Lately, we reported some of our findings on epoxidation of alkene using phenylacetic acid [13, 14]. The phenylacetic acid emerged as one of the effective perhydrolysis substrate, since a high stability of lipase was observed during the epoxidation process. As part of our ongoing research, we are interested in screening more variety of alkenes with phenylacetic acid as an oxygen carrier and Novozym 435—an immobilised Candida antarctica lipase B as a biocatalyst for the epoxidation process. Moreover, an examination was conducted to recover and reuse the excess phenylacetic acid from the reaction mixture in designing a more cheap, practical, safe, and environmentally friendly method to oxidise the alkenes.

2. Materials and Methods

2.1. Materials

1-Nonene (98%), 1-heptene (97%), styrene (99%), cyclohexene (99%) and 1-methylcyclohexene (97%), cyclohexene oxide (standard), and chloroform-d were obtained from Sigma-Aldrich, USA. 1-Methylcyclohexene oxide (standard) was bought from Tokyo Chemical Industry, Japan. Chloroform, ethyl acetate, and toluene were purchased from Fisher Scientific, UK. Acetone, H2O2 (30%, w/w), and phenylacetic acid were purchased from Merck, Germany. A commercially known biocatalyst, CALB, immobilised on a macroporous acrylic resin (Novozym 435) was obtained from Novozymes Corporation, Denmark. The standards for 1-nonene oxide and 1-heptene oxide were prepared and identified as described by Rusch Gen Klaas and Warwel [15]. For GC-MS analysis, ethyl acetate and chloroform HPLC-grade were procured from Fisher Scientific, UK.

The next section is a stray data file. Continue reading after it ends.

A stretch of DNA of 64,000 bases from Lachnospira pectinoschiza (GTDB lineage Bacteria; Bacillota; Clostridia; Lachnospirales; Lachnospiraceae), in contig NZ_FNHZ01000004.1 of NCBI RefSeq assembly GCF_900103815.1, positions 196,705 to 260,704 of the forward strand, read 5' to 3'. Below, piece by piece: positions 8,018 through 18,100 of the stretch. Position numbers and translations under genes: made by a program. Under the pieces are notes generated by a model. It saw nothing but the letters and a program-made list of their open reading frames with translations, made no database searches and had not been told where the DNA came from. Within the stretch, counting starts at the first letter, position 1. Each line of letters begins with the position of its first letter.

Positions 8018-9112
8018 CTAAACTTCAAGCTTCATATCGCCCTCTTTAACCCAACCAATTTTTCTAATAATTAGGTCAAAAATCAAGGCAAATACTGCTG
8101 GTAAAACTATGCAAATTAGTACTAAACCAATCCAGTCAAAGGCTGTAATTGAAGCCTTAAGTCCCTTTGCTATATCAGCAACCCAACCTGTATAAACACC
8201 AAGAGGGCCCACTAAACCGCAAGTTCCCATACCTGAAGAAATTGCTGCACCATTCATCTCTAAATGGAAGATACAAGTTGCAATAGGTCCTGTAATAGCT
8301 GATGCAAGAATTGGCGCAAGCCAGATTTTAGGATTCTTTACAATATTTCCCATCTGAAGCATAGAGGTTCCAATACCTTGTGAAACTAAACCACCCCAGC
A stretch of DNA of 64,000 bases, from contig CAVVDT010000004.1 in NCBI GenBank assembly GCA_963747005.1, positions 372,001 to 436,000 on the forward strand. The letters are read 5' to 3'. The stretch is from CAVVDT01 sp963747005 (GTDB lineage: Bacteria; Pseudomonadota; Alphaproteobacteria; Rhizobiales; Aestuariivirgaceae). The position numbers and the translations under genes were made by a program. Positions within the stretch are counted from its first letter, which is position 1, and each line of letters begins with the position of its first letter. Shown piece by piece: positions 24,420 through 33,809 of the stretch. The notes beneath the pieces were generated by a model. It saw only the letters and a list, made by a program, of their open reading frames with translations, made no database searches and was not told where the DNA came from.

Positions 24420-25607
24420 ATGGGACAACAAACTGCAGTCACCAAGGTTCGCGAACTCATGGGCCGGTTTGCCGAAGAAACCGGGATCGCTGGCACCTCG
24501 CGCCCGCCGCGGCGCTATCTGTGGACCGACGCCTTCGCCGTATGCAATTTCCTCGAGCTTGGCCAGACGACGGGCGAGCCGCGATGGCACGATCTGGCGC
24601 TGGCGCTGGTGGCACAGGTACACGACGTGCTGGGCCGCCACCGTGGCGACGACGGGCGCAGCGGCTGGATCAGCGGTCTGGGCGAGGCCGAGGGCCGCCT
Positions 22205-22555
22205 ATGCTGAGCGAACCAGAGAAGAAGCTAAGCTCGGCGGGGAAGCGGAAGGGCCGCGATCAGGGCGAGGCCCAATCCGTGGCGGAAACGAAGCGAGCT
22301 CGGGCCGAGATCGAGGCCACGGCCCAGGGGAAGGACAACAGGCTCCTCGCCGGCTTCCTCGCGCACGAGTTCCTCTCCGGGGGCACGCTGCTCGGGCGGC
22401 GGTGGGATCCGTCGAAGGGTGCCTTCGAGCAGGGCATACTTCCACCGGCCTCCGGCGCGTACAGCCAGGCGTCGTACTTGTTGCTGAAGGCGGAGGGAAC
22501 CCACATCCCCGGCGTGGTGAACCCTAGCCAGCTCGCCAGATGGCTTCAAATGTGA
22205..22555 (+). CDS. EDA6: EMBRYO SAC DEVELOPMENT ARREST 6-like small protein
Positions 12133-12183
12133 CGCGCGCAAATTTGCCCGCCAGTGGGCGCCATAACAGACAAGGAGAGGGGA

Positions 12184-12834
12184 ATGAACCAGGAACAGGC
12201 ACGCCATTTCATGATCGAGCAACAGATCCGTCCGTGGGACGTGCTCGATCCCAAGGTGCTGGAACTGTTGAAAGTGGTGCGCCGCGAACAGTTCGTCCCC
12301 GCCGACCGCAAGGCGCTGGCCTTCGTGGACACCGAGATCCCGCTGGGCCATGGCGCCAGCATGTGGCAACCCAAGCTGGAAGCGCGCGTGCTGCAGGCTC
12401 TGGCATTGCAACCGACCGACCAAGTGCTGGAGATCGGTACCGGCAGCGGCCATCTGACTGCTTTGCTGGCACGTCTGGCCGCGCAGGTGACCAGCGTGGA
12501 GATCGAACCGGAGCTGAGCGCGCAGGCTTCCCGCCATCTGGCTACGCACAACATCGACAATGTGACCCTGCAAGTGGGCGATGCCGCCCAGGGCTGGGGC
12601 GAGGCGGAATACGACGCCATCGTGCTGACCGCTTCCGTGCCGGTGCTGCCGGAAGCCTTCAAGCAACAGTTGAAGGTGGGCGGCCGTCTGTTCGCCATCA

2.2. Experimental Procedures for Chemoenzymatic Epoxidation of Alkenes

In a typical experiment, epoxidation was carried out in a 50 mL capacity round bottom flask. Initially, alkene (1-nonene) (0.6 mmol) was evenly mixed in chloroform (10 mL) to form a constant solution. Neatly, phenylacetic acid (8.8 mmol) and Novozym 435 (1.7% wt/wt, 19.9 mg) were added to the mixture. The reaction was initiated by adding H2O2 (30% wt/wt, 4.4 mmol) in one step using an autotitrator (Metrohm, New Zealand). Ultimately, the reaction was carried out in a water bath shaker (Hotech Instrument, Taiwan) at temperature (35°C), time (12 h), and speed (250 rpm). For all experiments, the epoxide was synthesised at least in duplicate.

2.3. Sample Preparation for Quantitative Analysis

Samples were withdrawn at appropriate time intervals for a quantitative analysis. A 0.1 mL sample was diluted 100 times by mixing 9.9 mL of ethyl acetate (HPLC grade) and filtered using 0.45 μM (Advantec, Japan) membrane filters before analysis. The yield was then determined by GC-MS (Agilent Technology, USA) and compared with an authentic standard prepared from the previous literature.

2.4. Quantitative Method

Analysis of epoxide yield was performed by using GC (Agilent Technology model 7890, GC system) coupled with a mass spectrometer, model 5975 C inert-MSD, with triple axis detector operated in the electron emission (EI) mode. The compound was separated on a (30.0 m × 0.25 mm) HP-5 ms column coated with 0.25 μm film thickness of fused silica gel with 5% phenyl methylpolysiloxane.

2.5. Isolation and Purification of Phenylacetic Acid